After 30 years of life on this planet I am still alive.
This statement contains a story within itself, but it is far harder for me not to remember the other stories I've grown up.
My first cousin committed suicide when I was 13. Nobody knew he was depressed, save for a recent breakup, and nobody believed he had those thoughts until it happened.
In sixth grade I was awed by the news that an older boy, an eighth grader, had gone home and hung himself during the day. Another friend's brother shot himself in the head.
Then I got into high school and things got very real. From a significant someone who tried to snort her way to destiny to a very gentle girl that carved the inside of her legs with a needle because she felt awful about herself, unspoken problems involving mental illness ran amok. Her older sister, who had been a very talented writer from what I remember, scratched the inside of her arms with needles too. People were cutting but nobody wanted to talk about it--save for the few brave parents who tackled these things head on and, surprisingly, often caught flack for having the courage to actually do something instead of sweeping it under the rug. Some of those people were and remain as close to me as family.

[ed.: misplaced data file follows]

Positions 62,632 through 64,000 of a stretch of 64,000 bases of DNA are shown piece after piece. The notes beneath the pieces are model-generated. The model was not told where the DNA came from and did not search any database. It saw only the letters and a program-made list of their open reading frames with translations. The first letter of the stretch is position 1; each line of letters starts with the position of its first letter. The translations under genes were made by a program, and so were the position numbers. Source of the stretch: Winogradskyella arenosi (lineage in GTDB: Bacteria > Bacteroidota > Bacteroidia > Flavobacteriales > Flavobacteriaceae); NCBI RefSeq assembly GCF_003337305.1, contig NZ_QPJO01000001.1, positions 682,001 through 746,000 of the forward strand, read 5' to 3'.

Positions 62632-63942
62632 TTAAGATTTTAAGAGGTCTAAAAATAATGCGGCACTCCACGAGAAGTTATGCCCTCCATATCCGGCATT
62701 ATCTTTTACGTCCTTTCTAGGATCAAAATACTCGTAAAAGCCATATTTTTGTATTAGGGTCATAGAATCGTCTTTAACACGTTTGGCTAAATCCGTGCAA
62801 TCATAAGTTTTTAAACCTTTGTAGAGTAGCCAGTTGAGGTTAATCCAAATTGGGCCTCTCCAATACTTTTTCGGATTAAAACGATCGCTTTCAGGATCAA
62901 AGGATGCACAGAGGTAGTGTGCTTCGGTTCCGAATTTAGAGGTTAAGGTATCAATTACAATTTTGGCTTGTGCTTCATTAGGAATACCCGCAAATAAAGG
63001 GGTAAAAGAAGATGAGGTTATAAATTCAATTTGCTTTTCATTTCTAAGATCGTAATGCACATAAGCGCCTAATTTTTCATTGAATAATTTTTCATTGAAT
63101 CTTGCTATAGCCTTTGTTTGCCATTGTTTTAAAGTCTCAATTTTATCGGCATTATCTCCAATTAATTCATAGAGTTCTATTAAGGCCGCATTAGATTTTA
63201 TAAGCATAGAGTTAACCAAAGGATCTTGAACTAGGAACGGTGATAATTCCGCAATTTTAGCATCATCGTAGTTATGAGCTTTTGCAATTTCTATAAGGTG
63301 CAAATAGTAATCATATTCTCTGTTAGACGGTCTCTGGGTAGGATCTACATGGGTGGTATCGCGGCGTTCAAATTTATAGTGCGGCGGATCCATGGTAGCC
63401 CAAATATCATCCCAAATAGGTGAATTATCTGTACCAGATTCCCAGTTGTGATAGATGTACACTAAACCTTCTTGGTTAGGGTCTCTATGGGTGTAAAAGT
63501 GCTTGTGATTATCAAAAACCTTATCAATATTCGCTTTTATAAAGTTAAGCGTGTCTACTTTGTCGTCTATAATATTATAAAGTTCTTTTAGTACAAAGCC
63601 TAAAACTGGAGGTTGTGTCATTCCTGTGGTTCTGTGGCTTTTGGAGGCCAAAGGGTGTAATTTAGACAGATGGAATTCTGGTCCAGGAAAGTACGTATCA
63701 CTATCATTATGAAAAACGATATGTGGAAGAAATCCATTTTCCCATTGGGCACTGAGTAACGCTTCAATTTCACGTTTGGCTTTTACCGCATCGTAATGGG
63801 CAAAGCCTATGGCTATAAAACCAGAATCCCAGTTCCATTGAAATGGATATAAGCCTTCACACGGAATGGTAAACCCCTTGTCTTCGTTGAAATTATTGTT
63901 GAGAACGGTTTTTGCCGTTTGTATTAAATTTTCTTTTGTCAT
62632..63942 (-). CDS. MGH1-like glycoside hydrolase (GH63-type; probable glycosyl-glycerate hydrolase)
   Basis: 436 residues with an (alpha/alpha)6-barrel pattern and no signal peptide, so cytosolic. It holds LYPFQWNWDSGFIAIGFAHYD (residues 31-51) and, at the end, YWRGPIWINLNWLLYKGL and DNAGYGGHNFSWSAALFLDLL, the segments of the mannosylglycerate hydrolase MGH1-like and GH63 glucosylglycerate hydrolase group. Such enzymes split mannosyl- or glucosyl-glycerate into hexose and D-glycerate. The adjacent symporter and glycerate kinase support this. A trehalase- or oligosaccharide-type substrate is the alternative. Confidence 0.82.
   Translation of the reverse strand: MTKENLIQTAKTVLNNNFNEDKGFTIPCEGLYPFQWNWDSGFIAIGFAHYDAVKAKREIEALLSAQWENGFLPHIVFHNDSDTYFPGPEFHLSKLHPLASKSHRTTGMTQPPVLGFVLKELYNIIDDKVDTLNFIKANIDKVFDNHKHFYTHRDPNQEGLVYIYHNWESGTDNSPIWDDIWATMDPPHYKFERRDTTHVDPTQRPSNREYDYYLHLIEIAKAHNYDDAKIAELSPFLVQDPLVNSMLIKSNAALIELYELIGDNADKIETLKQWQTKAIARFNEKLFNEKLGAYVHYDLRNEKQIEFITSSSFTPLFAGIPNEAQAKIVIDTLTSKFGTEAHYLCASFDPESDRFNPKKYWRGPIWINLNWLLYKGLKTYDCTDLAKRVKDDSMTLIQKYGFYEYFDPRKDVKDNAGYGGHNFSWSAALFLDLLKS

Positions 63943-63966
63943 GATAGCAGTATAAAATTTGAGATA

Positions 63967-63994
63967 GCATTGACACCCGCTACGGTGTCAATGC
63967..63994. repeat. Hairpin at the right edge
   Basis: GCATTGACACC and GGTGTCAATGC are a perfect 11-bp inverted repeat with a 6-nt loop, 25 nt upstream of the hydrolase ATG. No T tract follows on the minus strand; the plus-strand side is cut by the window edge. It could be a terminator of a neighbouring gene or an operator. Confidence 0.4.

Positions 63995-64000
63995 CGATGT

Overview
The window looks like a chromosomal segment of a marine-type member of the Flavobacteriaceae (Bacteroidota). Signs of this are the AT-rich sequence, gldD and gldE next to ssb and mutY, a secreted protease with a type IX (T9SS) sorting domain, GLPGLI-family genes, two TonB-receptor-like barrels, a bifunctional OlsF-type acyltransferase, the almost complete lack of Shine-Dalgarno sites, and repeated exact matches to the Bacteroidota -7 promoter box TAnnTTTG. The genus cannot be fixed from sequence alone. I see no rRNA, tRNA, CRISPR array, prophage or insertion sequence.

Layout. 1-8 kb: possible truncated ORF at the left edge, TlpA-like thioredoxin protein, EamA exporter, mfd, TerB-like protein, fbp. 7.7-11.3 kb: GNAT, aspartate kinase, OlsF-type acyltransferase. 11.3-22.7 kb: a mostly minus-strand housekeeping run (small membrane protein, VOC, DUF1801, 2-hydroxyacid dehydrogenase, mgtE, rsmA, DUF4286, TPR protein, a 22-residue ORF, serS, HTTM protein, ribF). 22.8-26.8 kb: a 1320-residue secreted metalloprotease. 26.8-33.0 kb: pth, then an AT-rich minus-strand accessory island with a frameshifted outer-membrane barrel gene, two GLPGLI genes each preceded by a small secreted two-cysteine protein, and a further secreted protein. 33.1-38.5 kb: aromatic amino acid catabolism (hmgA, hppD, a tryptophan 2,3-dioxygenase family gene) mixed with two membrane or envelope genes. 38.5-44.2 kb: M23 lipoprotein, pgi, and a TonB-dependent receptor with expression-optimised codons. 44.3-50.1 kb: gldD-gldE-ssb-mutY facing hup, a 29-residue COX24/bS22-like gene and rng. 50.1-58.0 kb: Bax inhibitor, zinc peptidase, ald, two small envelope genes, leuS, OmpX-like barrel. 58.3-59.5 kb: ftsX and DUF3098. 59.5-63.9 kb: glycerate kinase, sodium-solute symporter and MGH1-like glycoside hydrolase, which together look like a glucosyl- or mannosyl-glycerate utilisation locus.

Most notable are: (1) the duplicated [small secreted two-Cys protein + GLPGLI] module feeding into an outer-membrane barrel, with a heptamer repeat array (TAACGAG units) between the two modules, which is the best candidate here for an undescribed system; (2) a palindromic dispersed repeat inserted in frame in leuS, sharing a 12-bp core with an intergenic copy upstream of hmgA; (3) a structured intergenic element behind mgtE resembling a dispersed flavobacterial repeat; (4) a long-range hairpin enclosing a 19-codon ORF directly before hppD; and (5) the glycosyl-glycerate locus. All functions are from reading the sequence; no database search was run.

Mental illness is an epidemic our society refused to even acknowledge for a long time, but for many of the communities I grew up in it was lingering specter above us all, an malefic spirit that always threatened to take another without warning.
Into my junior year of high school I had a friend who was addicted to heroin. His best friend, the dude that started shoving way too many heavy metal CD's into my hands, literally watched out for my-friend-the-junkie day and night. My peer group spent weekends drinking pretty hard and living very fast. It is not out of the way to remember how many people I knew that felt left out of things, how people floated in and out of their self-destructive packs, and how many who were simply lost.
Sure, these are often the stories about growing up, but it was always startling to see how many of those stories were haunted by mental illness.